After working at the space for a few months, I was lucky enough to be accepted as a green member, allowing me to use the space whenever I want.  Today, on a Saturday morning, I came to the iHub to sit at the Pete’s Coffee bar and crank out some work.  And I was pleasantly surprised to see a group of speakers leading a workshop on “Design for Social Innovation,” a topic I find interesting.  The speakers included Cheryl Heller, a communication design strategist, Just a Band, a super-creative Kenyan house/funk/disco band, and others.  The topic du jour was how to apply design thinking to innovate in the social sector.

Design thinking is sort of a nebulous concept.  Here is how Wikipedia describes it:

Design Thinking refers to the methods and processes for investigating ill-defined problems, acquiring information, analyzing knowledge, and positing solutions in the design and planning fields. As a style of thinking, it is generally considered the ability to combine empathy for the context of a problem, creativity in the generation of insights and solutions, and rationality to analyze and fit solutions to the context.

I actually think that these principles are not only intuitive, but really fundamental to solving any problems.  In a social innovation context, the most basic example of how design thinking is not applied is in stereotypical top-down development projects that seek to apply theoretical generalities in addressing a problem, while ignoring the local context.  Some might claim that Millennium Villages project is the ultimate example this concept:

It is an approach to ending extreme poverty and meeting the Millennium Development Goals–eight globally endorsed targets that address the problems of poverty, health, gender equality, and disease. Initiating a paradigm shift, the Millennium Villages promote an integrated approach to rural development, using evidence-based technologies and strategies in each sector, with sufficient investment over a sufficient period. This approach also combines a critical cost-sharing and planning partnership with local and national governments, and rural, African communities, while focusing on capacity building and community empowerment. By improving access to clean water, sanitation and other essential infrastructure, education, food production, basic health care, and environmental sustainability, Millennium Villages ensures that communities living in extreme poverty have a real, sustainable opportunity to lift themselves out of the poverty trap.[1]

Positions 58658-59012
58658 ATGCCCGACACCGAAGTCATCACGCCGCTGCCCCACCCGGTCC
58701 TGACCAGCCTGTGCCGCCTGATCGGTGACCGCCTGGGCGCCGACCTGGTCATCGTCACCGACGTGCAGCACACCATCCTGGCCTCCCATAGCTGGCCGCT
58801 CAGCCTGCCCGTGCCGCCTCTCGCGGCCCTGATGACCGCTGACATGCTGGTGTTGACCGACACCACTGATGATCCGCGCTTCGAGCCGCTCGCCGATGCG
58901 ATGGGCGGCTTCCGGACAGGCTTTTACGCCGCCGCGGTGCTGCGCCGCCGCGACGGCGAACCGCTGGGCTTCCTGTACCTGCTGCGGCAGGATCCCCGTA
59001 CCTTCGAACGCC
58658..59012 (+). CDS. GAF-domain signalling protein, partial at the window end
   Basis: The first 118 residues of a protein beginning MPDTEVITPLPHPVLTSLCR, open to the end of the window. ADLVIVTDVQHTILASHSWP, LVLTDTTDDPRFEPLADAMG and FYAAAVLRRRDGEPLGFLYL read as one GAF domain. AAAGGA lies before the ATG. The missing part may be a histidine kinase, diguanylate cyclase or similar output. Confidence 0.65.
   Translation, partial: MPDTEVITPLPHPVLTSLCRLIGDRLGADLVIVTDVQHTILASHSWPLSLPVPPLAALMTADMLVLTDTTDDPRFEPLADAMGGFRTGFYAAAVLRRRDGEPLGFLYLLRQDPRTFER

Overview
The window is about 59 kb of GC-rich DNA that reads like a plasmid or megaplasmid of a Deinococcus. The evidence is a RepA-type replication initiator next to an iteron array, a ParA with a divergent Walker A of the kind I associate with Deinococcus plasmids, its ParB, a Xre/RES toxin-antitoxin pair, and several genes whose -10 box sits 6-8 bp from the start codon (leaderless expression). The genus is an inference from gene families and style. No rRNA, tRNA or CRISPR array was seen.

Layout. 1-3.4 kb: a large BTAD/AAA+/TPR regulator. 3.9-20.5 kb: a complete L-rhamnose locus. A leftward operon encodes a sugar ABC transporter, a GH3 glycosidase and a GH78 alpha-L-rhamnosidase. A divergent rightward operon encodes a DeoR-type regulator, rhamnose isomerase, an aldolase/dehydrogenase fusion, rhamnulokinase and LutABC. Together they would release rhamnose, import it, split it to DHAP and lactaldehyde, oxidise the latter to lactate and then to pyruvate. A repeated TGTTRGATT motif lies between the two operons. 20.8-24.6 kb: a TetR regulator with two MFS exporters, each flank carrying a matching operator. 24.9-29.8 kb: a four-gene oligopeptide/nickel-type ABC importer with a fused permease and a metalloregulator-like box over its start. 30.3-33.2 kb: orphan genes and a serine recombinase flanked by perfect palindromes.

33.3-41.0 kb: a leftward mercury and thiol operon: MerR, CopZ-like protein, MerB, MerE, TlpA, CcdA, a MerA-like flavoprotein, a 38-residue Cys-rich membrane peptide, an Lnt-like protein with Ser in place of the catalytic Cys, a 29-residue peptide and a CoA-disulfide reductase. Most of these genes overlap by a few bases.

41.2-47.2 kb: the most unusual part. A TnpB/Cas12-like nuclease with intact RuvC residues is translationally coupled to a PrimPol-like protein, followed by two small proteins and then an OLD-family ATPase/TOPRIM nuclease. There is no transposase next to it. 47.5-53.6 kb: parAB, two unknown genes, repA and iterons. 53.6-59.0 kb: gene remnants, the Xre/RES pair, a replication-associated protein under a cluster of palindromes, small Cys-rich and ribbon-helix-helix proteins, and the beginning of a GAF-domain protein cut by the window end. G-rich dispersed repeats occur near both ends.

The idea is good in principle, but, in practice, there are a lot of idiosyncrasies about community dynamics and macro-economic factors that lead to unintended consequences.  So you can invest in training people and giving them skills, like sewing or carpentry, to become an entrepreneur.  But without a market for their products, they won’t be able to monetize those skills.  This is a classic example of applying a solution to problem without actually thinking through the consequences.

Design thinking is similar to systems thinking, which entails looking at individual problems and components as part of a larger system:

Systems Thinking has been defined as an approach to problem solving, by viewing “problems” as parts of an overall system, rather than reacting to specific part, outcomes or events and potentially contributing to further development of unintended consequences. Systems thinking is not one thing but a set of habits or practices[2] within a framework that is based on the belief that the component parts of a system can best be understood in the context of relationships with each other and with other systems, rather than in isolation. Systems thinking focuses on cyclical rather than linear cause and effect.

Again, this is something that seems intuitive to me.  Nothing happens in isolation, so we should not try to solve problems in isolation.   Still, it is worth thinking about these principles when you are trying to develop solutions to difficult problems.